student will not know for certain whether these test conditions will
remain available to them until 1:00pm on Monday 25 October when Jacinda
Ardern makes her 1:00pm announcement.

Question 2: For students who do not have an appropriate location to sit
PT27, could you please provide the most updated statement from the FMHS
around what steps should be taken by these students?

Considering our PT27 grades are determined by our standing in the class
relative to our peers, many students are stressed at the prospect that
their differential time on clinical placement compared to other members of
their cohort could affect their grades.

Question 3: What policies does the FMHS have in place to ensure students
who have lost significant placement time, particularly in Auckland
cohorts, have a clinically-equivalent experience to students in Tauranga,
Rotorua or Waikato cohorts before sitting PT27?

Considering our PT27 grades are determined by our standing in the class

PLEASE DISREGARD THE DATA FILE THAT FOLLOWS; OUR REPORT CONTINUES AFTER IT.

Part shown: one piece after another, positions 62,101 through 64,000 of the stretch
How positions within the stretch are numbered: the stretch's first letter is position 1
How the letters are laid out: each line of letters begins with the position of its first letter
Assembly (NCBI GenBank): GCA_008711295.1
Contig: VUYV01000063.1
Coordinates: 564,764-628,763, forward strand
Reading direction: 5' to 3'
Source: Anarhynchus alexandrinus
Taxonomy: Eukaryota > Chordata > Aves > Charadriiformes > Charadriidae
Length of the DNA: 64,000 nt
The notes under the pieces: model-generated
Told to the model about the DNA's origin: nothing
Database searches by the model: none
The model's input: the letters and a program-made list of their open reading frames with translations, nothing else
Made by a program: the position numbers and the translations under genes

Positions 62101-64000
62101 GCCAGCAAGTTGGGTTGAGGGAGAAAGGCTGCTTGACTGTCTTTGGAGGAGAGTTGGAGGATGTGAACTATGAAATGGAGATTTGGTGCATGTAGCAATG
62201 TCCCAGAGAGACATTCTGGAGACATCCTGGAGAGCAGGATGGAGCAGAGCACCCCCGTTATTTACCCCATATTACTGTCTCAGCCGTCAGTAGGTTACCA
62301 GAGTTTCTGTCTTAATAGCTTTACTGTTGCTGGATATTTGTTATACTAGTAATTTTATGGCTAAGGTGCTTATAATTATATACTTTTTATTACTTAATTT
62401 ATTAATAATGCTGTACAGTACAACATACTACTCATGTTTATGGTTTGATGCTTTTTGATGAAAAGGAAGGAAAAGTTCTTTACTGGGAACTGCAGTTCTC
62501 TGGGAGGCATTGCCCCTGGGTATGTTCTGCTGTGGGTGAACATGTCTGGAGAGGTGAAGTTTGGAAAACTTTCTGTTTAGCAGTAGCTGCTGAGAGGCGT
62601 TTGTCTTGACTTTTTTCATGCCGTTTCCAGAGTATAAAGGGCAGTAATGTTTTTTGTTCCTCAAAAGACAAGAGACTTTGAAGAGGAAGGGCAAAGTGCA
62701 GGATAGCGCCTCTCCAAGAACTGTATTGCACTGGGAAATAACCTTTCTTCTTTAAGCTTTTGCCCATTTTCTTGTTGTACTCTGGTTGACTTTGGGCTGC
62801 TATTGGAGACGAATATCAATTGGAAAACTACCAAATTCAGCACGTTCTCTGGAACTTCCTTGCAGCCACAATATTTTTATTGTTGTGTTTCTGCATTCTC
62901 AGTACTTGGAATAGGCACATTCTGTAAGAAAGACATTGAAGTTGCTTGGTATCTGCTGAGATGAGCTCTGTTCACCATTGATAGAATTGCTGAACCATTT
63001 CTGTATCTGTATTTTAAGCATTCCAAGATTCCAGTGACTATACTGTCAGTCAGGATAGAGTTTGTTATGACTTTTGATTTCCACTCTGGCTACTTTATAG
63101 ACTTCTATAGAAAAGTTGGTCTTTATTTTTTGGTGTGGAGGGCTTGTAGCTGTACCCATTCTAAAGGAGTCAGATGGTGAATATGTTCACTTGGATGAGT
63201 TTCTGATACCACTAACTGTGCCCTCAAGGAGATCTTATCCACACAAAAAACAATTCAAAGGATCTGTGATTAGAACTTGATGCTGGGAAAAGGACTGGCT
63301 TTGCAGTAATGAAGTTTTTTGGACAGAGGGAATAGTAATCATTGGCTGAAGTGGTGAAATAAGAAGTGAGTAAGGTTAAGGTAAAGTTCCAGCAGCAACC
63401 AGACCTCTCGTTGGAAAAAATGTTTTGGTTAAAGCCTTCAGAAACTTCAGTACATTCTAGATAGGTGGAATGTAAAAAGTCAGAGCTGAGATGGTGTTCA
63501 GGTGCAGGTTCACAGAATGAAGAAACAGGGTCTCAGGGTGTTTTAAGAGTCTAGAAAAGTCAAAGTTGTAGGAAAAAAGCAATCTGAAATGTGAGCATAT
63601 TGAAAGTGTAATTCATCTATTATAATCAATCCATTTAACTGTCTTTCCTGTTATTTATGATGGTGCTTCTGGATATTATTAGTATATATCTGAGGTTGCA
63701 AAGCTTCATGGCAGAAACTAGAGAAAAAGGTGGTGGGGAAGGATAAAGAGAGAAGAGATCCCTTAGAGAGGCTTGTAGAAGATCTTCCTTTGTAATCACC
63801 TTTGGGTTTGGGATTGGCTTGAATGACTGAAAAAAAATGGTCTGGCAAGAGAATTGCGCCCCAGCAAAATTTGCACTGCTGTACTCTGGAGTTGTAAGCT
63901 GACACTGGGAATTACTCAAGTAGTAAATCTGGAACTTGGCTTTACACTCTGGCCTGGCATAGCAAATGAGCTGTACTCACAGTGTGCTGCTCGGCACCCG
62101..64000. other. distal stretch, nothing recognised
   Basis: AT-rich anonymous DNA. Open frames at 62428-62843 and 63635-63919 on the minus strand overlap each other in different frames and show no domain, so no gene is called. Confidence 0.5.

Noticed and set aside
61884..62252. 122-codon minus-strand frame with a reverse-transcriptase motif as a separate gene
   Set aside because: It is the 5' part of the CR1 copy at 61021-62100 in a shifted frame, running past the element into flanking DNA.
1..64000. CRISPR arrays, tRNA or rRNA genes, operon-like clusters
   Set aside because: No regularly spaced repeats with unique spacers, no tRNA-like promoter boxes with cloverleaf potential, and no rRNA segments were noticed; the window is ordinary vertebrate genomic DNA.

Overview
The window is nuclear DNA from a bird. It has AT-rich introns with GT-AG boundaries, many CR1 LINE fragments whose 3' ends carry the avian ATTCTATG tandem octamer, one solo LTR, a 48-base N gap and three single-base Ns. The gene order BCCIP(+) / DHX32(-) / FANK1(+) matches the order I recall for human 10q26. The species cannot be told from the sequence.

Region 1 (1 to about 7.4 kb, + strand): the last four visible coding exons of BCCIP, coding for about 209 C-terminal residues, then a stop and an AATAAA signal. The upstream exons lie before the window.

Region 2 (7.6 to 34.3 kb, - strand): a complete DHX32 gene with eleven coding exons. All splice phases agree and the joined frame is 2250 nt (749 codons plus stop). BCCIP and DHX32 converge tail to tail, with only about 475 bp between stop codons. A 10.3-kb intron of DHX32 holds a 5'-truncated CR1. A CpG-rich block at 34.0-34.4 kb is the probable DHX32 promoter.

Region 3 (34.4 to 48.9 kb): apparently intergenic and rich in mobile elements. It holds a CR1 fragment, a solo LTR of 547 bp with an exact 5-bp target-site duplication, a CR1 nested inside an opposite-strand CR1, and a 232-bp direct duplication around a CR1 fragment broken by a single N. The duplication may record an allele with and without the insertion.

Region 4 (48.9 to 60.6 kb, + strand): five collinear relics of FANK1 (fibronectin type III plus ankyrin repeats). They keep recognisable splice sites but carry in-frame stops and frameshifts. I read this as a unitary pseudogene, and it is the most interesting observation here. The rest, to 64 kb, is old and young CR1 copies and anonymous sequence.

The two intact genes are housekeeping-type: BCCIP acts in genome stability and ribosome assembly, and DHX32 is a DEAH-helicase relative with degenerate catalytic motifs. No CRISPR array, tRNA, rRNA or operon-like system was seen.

relative to our peers, students are concerned there will be great
incentive for people to cheat as all of our students know that the PT27
scoring is currently planned to be competitive against our classmates, as
per protocol for previous progress tests. Students are nervous about the
prospect of being graded as borderline or fail for approaching the test
honestly, knowing that a dedicated percentage of students will be offered
fail or borderline grades.

Question 4: What policies does the FMHS have in place to ensure bathroom
breaks will be standardised and invigilated consistently across our entire
medical student body?

Considering this a brand new assessment method that is new for all of our
students, many students have approached our class representatives asking
if assessment can be formative. Many of us do indeed want to complete the
test so we can track our own progress, but we feel it is unfair for our
students to be graded against each other when there are glaringly obvious
equity issues with the sudden change in test set-up.

Question 5: Could the FMHS please provide its most updated statement
detailing the reasons why formative assessment, or some other form of
grade relief, has been deemed inappropriate for this assessment?

We look forward to hearing your equity-minded response to these concerns.

Thank you for taking the time to read.

Yours faithfully,

Josh McCormack